# Saving Option

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Hello, I am making a DOS game and I was wondering.. how would I make it if a user presses the S key then it will save their progress? IDE: Dev-C++ Language: C++

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You would use File I/O. When the user presses s, you would save the important variable information to a file.

If you need an example, then just ask.

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If this is a console program, than I would wager to say that the only time the program pauses is when it waits for user input. In this case, the easiest (but perhaps not the most elegant) solution then would be to provide an if statement to check if the user wants to save instead of continuing.

Basically, every time you read input, you have to remember to perform this check. Which is why it's somewhat inelegant; but the only other solution I can think of is to use multithreading, and have one thread be devoted entirely to catching the 's' key. But that opens up a whole other can of worms: how would you know that the 's' keypress represents a request to save, and not simply input to a prompt? How would you stop the main thread from continuing if there is a request to save? etc. etc.

So, yeah, just stick to the first option [smile]

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Quote:
 Original post by Chad SmithYou would use File I/O. When the user presses s, you would save the important variable information to a file.If you need an example, then just ask.Chad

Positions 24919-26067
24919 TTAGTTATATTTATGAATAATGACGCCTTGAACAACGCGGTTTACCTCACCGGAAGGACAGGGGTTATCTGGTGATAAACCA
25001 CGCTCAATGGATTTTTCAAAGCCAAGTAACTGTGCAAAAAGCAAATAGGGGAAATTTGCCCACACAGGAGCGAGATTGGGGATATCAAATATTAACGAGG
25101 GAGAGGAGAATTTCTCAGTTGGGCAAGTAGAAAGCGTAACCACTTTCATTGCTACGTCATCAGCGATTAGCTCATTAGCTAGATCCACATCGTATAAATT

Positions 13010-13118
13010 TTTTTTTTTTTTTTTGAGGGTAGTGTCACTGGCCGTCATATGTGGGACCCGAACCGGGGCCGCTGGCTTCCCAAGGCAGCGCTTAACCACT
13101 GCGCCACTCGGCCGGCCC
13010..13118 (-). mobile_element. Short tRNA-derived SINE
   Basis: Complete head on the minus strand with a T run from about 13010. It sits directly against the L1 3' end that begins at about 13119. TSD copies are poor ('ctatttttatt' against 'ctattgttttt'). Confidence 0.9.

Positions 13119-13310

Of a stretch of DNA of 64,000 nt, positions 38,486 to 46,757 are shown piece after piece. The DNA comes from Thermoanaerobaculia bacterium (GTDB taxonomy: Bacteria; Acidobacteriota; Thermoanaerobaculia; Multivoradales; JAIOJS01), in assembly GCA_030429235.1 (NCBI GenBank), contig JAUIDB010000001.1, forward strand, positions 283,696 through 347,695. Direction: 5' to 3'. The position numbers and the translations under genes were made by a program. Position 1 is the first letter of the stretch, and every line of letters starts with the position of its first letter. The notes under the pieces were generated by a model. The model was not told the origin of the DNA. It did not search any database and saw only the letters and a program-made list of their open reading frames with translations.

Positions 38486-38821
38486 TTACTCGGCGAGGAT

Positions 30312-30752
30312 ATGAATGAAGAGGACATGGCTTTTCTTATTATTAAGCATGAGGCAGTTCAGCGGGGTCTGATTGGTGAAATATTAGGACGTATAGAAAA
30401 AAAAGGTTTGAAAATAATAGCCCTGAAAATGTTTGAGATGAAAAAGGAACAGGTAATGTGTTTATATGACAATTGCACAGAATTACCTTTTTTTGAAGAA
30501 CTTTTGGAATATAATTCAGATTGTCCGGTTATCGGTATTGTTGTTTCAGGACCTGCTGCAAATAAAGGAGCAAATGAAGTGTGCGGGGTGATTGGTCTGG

Can I get an example please? :P

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To use file i/o in C++, you will need to use ifstream (for reading) and ofstream(for writing), a very simple example:

#include <fstream> // for ifstream and ofstream#include <iostream>// creates an ofstream object associated with somefile.txt and open the file:std::ofstream output("somefile.txt");if (!output){    std::cout << "Oh no, an error occured!";    //do something about it}output << "this text will now be in somefile.txt";output.close(); // file will be closed when output gets destroyed on scope exit, this will close it right now.

ifstream is similar.

Another option is to use xml, which I find personally easy to use for these purposes. This way you don't have to deal with a lot of issues when reading a file. There is a fine and small library for this, TinyXml, and the xml part of this gamedev article might help you.

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